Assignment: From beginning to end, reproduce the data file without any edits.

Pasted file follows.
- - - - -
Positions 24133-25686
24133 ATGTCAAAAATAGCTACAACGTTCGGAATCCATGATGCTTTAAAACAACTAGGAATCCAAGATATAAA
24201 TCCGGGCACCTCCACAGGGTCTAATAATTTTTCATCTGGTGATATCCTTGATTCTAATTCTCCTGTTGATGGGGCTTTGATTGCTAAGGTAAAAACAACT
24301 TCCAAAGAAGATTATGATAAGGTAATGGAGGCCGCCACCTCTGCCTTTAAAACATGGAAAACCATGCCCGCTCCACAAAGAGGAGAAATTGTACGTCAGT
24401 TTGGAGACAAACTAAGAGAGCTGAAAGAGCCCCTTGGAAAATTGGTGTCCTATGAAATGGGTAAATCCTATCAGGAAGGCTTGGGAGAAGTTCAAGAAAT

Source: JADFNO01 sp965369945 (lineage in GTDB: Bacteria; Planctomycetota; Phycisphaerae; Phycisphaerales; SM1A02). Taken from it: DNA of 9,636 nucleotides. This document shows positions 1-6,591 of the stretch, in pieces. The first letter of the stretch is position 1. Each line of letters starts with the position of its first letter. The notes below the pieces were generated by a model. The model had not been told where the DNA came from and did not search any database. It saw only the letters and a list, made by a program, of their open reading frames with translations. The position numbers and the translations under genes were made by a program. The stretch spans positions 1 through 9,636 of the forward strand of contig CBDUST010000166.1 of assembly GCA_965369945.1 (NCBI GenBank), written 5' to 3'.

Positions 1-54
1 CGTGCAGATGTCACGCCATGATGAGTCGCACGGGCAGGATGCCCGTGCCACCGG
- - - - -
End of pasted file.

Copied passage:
Positions 24133-25686
24133 ATGTCAAAAATAGCTACAACGTTCGGAATCCATGATGCTTTAAAACAACTAGGAATCCAAGATATAAA
24201 TCCGGGCACCTCCACAGGGTCTAATAATTTTTCATCTGGTGATATCCTTGATTCTAATTCTCCTGTTGATGGGGCTTTGATTGCTAAGGTAAAAACAACT
24301 TCCAAAGAAGATTATGATAAGGTAATGGAGGCCGCCACCTCTGCCTTTAAAACATGGAAAACCATGCCCGCTCCACAAAGAGGAGAAATTGTACGTCAGT
24401 TTGGAGACAAACTAAGAGAGCTGAAAGAGCCCCTTGGAAAATTGGTGTCCTATGAAATGGGTAAATCCTATCAGGAAGGCTTGGGAGAAGTTCAAGAAAT

Source: JADFNO01 sp965369945 (lineage in GTDB: Bacteria; Planctomycetota; Phycisphaerae; Phycisphaerales; SM1A02). Taken from it: DNA of 9,636 nucleotides. This document shows positions 1-6,591 of the stretch, in pieces. The first letter of the stretch is position 1. Each line of letters starts with the position of its first letter. The notes below the pieces were generated by a model. The model had not been told where the DNA came from and did not search any database. It saw only the letters and a list, made by a program, of their open reading frames with translations. The position numbers and the translations under genes were made by a program. The stretch spans positions 1 through 9,636 of the forward strand of contig CBDUST010000166.1 of assembly GCA_965369945.1 (NCBI GenBank), written 5' to 3'.

Positions 1-54
1 CGTGCAGATGTCACGCCATGATGAGTCGCACGGGCAGGATGCCCGTGCCACCGG